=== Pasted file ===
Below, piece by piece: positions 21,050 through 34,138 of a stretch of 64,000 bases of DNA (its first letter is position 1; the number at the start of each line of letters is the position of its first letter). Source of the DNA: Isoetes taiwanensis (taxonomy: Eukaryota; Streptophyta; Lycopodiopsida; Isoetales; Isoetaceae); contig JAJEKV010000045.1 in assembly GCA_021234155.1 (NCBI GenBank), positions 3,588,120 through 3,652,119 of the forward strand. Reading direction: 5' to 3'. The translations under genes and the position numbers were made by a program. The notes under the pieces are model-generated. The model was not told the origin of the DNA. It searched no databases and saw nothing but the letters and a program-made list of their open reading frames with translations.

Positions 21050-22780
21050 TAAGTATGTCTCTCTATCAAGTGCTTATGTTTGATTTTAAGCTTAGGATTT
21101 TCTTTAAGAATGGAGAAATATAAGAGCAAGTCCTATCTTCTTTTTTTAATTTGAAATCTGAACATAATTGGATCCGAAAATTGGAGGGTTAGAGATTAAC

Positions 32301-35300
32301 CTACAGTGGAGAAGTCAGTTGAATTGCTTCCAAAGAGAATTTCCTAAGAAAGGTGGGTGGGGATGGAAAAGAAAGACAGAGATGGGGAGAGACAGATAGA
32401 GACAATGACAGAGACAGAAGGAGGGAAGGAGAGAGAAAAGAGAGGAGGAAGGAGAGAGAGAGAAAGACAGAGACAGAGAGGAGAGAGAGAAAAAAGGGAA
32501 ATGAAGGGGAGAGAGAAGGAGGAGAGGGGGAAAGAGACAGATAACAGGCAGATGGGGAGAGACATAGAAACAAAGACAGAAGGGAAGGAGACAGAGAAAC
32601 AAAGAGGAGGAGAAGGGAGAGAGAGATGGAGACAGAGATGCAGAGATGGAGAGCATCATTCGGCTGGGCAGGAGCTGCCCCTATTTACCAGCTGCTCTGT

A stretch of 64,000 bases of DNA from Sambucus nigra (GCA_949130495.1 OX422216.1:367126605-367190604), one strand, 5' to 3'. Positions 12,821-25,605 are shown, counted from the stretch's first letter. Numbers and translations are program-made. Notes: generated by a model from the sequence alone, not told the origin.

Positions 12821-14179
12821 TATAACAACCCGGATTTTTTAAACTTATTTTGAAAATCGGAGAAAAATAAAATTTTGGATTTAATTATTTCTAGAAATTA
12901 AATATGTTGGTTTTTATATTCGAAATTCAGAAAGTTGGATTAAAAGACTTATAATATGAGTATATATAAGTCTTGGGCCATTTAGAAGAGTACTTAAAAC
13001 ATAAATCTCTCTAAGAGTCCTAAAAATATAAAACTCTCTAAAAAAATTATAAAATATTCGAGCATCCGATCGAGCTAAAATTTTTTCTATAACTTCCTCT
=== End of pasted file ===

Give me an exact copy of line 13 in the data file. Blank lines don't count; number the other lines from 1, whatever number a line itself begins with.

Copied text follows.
12901 AATATGTTGGTTTTTATATTCGAAATTCAGAAAGTTGGATTAAAAGACTTATAATATGAGTATATATAAGTCTTGGGCCATTTAGAAGAGTACTTAAAAC